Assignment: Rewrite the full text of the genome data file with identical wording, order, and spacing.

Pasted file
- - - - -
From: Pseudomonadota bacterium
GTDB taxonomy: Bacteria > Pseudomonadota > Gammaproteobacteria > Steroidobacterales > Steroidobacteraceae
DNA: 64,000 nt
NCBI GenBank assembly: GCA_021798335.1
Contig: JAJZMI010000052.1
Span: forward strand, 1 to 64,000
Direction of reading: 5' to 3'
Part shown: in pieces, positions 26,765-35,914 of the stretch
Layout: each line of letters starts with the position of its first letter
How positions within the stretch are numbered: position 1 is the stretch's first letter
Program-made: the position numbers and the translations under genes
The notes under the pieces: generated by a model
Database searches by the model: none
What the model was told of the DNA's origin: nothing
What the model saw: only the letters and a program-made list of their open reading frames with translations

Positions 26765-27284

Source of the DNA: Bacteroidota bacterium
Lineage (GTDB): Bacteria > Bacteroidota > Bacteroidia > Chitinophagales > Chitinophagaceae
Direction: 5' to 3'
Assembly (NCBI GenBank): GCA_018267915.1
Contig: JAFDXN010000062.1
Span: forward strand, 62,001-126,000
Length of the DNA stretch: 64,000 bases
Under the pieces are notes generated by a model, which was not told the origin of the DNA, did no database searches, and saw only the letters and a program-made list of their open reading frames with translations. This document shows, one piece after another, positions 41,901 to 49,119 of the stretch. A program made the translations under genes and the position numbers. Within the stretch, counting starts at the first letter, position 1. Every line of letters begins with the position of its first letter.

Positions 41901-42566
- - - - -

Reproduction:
From: Pseudomonadota bacterium
GTDB taxonomy: Bacteria > Pseudomonadota > Gammaproteobacteria > Steroidobacterales > Steroidobacteraceae
DNA: 64,000 nt
NCBI GenBank assembly: GCA_021798335.1
Contig: JAJZMI010000052.1
Span: forward strand, 1 to 64,000
Direction of reading: 5' to 3'
Part shown: in pieces, positions 26,765-35,914 of the stretch
Layout: each line of letters starts with the position of its first letter
How positions within the stretch are numbered: position 1 is the stretch's first letter
Program-made: the position numbers and the translations under genes
The notes under the pieces: generated by a model
Database searches by the model: none
What the model was told of the DNA's origin: nothing
What the model saw: only the letters and a program-made list of their open reading frames with translations

Positions 26765-27284

Source of the DNA: Bacteroidota bacterium
Lineage (GTDB): Bacteria > Bacteroidota > Bacteroidia > Chitinophagales > Chitinophagaceae
Direction: 5' to 3'
Assembly (NCBI GenBank): GCA_018267915.1
Contig: JAFDXN010000062.1
Span: forward strand, 62,001-126,000
Length of the DNA stretch: 64,000 bases
Under the pieces are notes generated by a model, which was not told the origin of the DNA, did no database searches, and saw only the letters and a program-made list of their open reading frames with translations. This document shows, one piece after another, positions 41,901 to 49,119 of the stretch. A program made the translations under genes and the position numbers. Within the stretch, counting starts at the first letter, position 1. Every line of letters begins with the position of its first letter.

Positions 41901-42566